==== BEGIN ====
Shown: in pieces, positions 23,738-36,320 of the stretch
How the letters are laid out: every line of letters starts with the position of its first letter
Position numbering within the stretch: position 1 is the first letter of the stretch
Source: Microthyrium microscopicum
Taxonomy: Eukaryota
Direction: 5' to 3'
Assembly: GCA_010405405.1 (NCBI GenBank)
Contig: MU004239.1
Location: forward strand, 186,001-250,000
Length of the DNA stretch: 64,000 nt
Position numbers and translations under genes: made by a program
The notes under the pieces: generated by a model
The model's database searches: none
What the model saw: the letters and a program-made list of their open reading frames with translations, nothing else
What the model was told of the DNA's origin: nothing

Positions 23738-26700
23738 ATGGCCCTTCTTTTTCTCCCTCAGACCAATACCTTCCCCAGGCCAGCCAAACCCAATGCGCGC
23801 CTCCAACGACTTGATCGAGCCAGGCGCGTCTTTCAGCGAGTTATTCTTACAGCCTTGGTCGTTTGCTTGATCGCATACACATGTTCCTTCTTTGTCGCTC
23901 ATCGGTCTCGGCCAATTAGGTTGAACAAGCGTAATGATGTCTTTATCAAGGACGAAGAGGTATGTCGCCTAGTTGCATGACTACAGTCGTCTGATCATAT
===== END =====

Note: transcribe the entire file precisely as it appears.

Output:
Shown: in pieces, positions 23,738-36,320 of the stretch
How the letters are laid out: every line of letters starts with the position of its first letter
Position numbering within the stretch: position 1 is the first letter of the stretch
Source: Microthyrium microscopicum
Taxonomy: Eukaryota
Direction: 5' to 3'
Assembly: GCA_010405405.1 (NCBI GenBank)
Contig: MU004239.1
Location: forward strand, 186,001-250,000
Length of the DNA stretch: 64,000 nt
Position numbers and translations under genes: made by a program
The notes under the pieces: generated by a model
The model's database searches: none
What the model saw: the letters and a program-made list of their open reading frames with translations, nothing else
What the model was told of the DNA's origin: nothing

Positions 23738-26700
23738 ATGGCCCTTCTTTTTCTCCCTCAGACCAATACCTTCCCCAGGCCAGCCAAACCCAATGCGCGC
23801 CTCCAACGACTTGATCGAGCCAGGCGCGTCTTTCAGCGAGTTATTCTTACAGCCTTGGTCGTTTGCTTGATCGCATACACATGTTCCTTCTTTGTCGCTC
23901 ATCGGTCTCGGCCAATTAGGTTGAACAAGCGTAATGATGTCTTTATCAAGGACGAAGAGGTATGTCGCCTAGTTGCATGACTACAGTCGTCTGATCATAT